We laughed and joked for a while because it was the only way to keep our minds off the reality, which is not so funny.

I remembered this conversation today when I was reading Shahid Saeed and Awais Masood’s comment in Daily Times, “Demystifying the drone“. After reading their analysis, it occurred to me that D.S. might have been joking, but his joke was funny because it raised a really troubling question: Why are people more upset about drone attacks against militants then suicide bombings against innocents?

The answer, according to Saeed and Masood, is that certain elements are exploiting the drone strikes as part of a political strategy to upset the public and then use their anger to gain power.

Drone strikes have evolved to become a national political issue with the media and public opinion constantly pressing the government to take up the issue with the US. Opposition to drone strikes is mostly based on ill-conceived notions of sovereignty, ghairat (honour) and figures that seem to suggest that drone strikes are inaccurate and lead to a high number of civilian casualties (not to suggest that there cannot be any informed opposition to drone strikes). From Imran Khan to Munawar Hasan, right-wing political parties and religious groups have used drone strikes to forward their agenda by misguiding people through erroneous, fabricated and fictional data. As a result, thousands of people have been mobilised across the country to oppose these strikes.

So, how are these right-wing politicals able to fool so many people? It turns out they have a powerful ally – the media.

An online database of suicide bombings and drone strikes in Pakistan is maintained at a website called Pakistan Body Count (hereinafter referred to as PBC) by Dr Zeeshan Usmani, a former Fulbright Scholar and currently Assistant Professor at GIKI. Fulfilling the tradition of the lack of intellectual integrity and dishonesty, his data has been used by various media outlets without giving him credit. The data reports that as of late September 2010, only 32 al Qaeda militants have been killed by US drone strikes in comparison to 1,778 civilians giving a paltry 1.76 percent strike rate accuracy. As we shall show categorically, much of this data is erroneous, flawed and plagued by numerous transgressions. Academic credentials alone cannot guarantee lack of bias and the use of technology cannot assure authenticity of data.

Shahid Saeed and Awais Masood don’t just make some claims without having the evidence to back them up, either. They have put together their data on a website: Dronedata.wordpress.com. Take a moment to check it out.

Look, obviously I’m not defending drone attacks here. Neither is Shahid Saeed and Awais Masood. But let’s be honest with ourselves. You and I are much more likely to get killed or know someone killed by some jihadi than in a drone strike. We need to start asking ourselves if all this attention to drones is distracting us from the real problem.

What’s that? Another militant bombing in Quetta?

Scene of jihadi bomb attack

HEY LOOK OVER HERE!!! SOME DRONES!!!

Drone

The Americans Finally Learned A Lesson

A report in the American New York Times says that the US is going to cut funding and aid for certain troops that were involved in the deaths of some civilians. At first, this might seem like the US cutting support for the military, but since it comes during the same week that the Americans announced an additional $2 Billion in military support, it must be considered something else. Actually, it looks like the Americans finally learned an important lessons.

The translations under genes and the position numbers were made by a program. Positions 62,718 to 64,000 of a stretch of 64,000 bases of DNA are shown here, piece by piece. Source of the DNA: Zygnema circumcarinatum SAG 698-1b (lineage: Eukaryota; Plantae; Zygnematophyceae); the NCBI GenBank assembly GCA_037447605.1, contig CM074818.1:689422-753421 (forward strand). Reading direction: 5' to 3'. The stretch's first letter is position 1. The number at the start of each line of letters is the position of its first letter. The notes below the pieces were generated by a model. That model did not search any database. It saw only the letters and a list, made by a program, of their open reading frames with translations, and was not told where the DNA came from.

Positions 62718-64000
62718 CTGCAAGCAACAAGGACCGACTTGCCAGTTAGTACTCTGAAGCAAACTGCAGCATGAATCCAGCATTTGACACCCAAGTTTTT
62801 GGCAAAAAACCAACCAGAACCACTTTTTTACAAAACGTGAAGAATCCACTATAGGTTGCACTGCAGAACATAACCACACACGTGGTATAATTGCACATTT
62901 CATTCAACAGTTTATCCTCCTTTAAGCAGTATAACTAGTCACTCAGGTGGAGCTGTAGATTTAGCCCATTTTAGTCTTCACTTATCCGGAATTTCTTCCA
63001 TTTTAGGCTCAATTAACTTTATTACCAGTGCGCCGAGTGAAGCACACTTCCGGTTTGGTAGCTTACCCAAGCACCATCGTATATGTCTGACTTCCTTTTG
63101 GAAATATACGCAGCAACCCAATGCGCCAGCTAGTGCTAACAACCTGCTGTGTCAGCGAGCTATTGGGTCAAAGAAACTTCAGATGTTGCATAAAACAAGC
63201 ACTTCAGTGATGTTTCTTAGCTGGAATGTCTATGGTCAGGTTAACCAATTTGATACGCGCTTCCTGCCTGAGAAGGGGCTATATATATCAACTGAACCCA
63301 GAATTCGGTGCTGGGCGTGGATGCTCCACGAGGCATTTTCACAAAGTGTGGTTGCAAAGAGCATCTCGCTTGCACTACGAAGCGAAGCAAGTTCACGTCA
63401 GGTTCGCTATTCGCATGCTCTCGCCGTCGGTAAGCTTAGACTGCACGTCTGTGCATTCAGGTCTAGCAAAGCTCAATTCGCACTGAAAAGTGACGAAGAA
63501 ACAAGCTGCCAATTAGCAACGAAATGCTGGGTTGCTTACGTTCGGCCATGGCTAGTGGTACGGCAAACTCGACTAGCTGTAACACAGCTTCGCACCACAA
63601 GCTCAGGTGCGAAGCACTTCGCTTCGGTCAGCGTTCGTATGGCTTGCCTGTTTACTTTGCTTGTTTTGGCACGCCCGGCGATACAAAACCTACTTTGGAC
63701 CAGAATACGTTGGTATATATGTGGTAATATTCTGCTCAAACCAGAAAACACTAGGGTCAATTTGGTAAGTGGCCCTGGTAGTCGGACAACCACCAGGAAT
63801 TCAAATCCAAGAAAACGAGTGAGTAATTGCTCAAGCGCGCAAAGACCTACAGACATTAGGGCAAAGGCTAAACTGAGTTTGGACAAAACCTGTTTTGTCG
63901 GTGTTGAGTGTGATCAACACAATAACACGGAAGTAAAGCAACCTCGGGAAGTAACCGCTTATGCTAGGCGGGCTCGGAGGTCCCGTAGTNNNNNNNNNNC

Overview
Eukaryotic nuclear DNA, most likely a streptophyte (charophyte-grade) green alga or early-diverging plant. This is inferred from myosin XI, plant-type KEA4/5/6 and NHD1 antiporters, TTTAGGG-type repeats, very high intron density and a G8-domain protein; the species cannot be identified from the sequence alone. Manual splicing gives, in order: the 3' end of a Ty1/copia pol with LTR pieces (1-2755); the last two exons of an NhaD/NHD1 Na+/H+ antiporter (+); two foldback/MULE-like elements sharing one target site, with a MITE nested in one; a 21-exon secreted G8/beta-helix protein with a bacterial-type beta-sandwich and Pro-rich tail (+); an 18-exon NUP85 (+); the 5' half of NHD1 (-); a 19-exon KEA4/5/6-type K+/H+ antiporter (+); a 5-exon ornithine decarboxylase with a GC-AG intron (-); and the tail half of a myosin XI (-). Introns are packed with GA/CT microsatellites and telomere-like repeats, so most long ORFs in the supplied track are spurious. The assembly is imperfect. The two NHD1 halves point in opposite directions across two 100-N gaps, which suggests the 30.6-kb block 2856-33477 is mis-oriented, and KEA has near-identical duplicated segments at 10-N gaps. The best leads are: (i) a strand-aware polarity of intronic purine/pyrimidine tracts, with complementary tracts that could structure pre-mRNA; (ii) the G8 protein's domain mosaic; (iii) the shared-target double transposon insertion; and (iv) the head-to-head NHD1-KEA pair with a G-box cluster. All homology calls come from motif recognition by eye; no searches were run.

The US has a rather sordid history of providing military support to whatever leader served their needs, no matter how brutally he treated his people. The Americans armed Saddam Hussein until he was no longer useful. They supported the dictator Pinochet in Chile, and even the Taliban when it was convenient to their Cold War against the Soviet Union. In our own country, the Americans helped prop up military dictators in the past.

But since the 9/11 attack, the Americans have said that they have turned their backs on this past behavior. They said that the mujahideen who they had armed and supported against the Soviet Union turned on them, teaching them that the enemy of your enemy is not necessarily your friend. The official policy out of Washington was changed, they said, and they would no longer support dictators or militants or terrorists of any kinds.

Of course, it is easier to speak such words than to act on them. The world viewed this new American position with skepticism, and rightly so. It’s one thing to say that you will stop supporting those groups that have turned on you – but what about those who are still allies?

Today we may have an answer.

For the Americans to say that they will increase support to the military – but withhold it from anyone involved in harming civilians – is welcome evidence that the US has finally learned a lesson and is willing to make the difficult decisions necessary to truly support the people of Pakistan and not just their own interests against Taliban.

Foreign Minister Qureshi stated quite correctly that Pakistan is an ally, not a satellite. We are also not a private Army for the Americans to use in their war. Now, we have our own war against these extremists who have been murdering our brothers and sisters for too long. Even today their viciousness has shown itself again when they exploded a bomb outside a mosque in Pistakhara after Juma. What kind of monster can attack civilians leaving a mosque?

Taliban militants may be willing to kill innocents, but it looks like the Americans are not. The Americans may be the enemy of our enemy, but if they also refuse to support anyone who kills innocents, they are also our friend.